From the very beginning of MPA’s virtual school, we have placed a premium on the social and emotional wellbeing of our students, in keeping with our mission and values. Ninety-three percent of parents are satisfied/highly satisfied with the social emotional support being provided provide for students. When asked to describe how students are faring, teachers report that 53% of students are doing very well or pretty good, and 45% are doing as well as can be expected. The changes to the weekly schedule going onto effect on May 4 are intended to further foster social connections among students and promote their emotional health.
As a school, we have also prioritized supporting parents. Ninety-five percent of parents say they are satisfied or highly satisfied with the social and emotional support provided. The majority of parents (80%) state they are doing well but there are some (6%) who feel overwhelmed. Nearly one-third of parents say they are dedicating a lot of their time to assisting their student while another one-third say they are giving little to no support.
Most parents appreciate the communication coming from the school (98%), from division directors (97%), and from teachers (89%). However, some parents say they are sometimes overwhelmed with the number of emails and virtual meetings. A common suggestion is to streamline communication into one email or to better organize materials on Schoology. We are actively working to address this concern.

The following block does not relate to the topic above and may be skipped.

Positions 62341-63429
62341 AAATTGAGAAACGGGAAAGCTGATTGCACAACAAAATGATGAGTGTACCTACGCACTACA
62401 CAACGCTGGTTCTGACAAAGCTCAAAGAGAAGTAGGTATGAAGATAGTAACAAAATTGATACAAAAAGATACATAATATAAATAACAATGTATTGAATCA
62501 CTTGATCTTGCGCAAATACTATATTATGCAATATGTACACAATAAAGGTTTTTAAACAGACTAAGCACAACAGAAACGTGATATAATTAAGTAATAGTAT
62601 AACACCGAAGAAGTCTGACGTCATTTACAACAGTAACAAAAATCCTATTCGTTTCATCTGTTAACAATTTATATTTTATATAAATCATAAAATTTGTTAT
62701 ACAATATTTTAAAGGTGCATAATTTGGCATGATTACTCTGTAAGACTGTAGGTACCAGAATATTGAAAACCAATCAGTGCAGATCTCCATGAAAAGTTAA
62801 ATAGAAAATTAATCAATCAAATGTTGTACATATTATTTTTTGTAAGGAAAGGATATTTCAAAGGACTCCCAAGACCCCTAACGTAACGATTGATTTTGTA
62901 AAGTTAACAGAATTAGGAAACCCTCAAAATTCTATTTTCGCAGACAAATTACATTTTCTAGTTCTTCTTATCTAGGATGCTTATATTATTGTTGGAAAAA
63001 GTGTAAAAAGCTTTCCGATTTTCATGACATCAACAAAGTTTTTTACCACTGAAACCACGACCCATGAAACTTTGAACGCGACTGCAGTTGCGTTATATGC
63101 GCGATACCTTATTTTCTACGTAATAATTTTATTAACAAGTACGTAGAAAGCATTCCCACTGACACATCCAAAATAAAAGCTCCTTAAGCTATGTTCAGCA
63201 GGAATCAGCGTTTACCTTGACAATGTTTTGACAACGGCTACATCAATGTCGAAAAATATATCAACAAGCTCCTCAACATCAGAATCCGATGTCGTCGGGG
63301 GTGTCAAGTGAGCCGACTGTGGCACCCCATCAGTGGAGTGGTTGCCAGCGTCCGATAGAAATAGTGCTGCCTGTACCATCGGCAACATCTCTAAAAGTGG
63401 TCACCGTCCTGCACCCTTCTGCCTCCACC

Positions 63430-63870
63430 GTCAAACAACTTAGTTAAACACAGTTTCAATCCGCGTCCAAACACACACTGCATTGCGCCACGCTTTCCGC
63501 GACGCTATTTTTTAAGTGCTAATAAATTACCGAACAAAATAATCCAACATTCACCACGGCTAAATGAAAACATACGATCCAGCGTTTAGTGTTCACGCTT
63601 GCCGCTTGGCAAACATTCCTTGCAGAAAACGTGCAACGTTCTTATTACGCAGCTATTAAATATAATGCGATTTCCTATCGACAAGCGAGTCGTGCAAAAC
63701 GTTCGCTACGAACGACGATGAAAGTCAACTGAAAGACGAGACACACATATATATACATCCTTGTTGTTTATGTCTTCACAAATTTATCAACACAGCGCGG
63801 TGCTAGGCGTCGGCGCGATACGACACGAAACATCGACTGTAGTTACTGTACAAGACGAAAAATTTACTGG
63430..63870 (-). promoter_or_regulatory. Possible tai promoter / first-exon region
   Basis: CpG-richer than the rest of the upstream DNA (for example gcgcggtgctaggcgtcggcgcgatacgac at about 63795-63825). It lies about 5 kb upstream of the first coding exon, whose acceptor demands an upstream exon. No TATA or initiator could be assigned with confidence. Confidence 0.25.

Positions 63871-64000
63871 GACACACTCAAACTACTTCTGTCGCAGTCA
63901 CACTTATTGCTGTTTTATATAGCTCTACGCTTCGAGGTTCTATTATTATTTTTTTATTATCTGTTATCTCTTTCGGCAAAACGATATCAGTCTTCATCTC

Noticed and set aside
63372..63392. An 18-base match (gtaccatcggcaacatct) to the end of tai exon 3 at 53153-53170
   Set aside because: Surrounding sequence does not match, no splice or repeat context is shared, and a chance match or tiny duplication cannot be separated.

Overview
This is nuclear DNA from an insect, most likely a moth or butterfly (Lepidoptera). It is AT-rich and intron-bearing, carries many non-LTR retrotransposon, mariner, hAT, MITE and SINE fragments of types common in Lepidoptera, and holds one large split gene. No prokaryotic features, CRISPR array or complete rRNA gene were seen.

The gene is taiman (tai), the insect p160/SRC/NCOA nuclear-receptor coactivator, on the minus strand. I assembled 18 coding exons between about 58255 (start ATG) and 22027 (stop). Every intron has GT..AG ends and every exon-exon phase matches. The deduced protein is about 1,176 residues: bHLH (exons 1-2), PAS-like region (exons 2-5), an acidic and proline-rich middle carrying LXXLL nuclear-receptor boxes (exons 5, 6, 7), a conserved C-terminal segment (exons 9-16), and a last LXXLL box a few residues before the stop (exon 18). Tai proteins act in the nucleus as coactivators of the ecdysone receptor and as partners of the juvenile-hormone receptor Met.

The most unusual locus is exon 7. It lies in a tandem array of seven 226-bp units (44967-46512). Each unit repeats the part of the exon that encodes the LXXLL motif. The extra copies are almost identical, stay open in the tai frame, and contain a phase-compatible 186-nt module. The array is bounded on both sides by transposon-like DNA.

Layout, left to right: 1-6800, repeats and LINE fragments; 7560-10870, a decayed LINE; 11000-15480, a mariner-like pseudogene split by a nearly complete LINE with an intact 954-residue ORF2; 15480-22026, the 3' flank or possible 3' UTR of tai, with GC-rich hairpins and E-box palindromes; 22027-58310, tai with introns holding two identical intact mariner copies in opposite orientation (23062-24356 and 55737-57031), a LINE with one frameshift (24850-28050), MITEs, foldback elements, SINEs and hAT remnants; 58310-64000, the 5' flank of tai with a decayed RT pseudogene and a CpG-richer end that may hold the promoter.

In reading through the results and the open-ended responses, our community is doing well. And, there are areas of concern. As we move through the next several weeks, we need to and will continue to be attentive and responsive. We need to continue to be thoughtful about the balance between synchronous and asynchronous learning, about calibrating the right amount of homework, about how we communicate and share information, about the time spent on screens, and how we are attending to the social and emotional health of students, parents, faculty, and staff. It is not always about doing more. It is about ongoing refinement and continual improvement. First different, then better.
Together with results of two faculty surveys, an overview of virtual school has emerged that speaks to the success of MPA’s work—and, it identifies areas for improvement that will help guide our continuous improvement. Please know you are always welcome to share additional feedback with MPA teachers and administrators.
Note: The data summarized is from across divisions and there are variations to be expected depending on the age and grade of students. However, we are able to disaggregate the data by division and will continue studying the results in depth.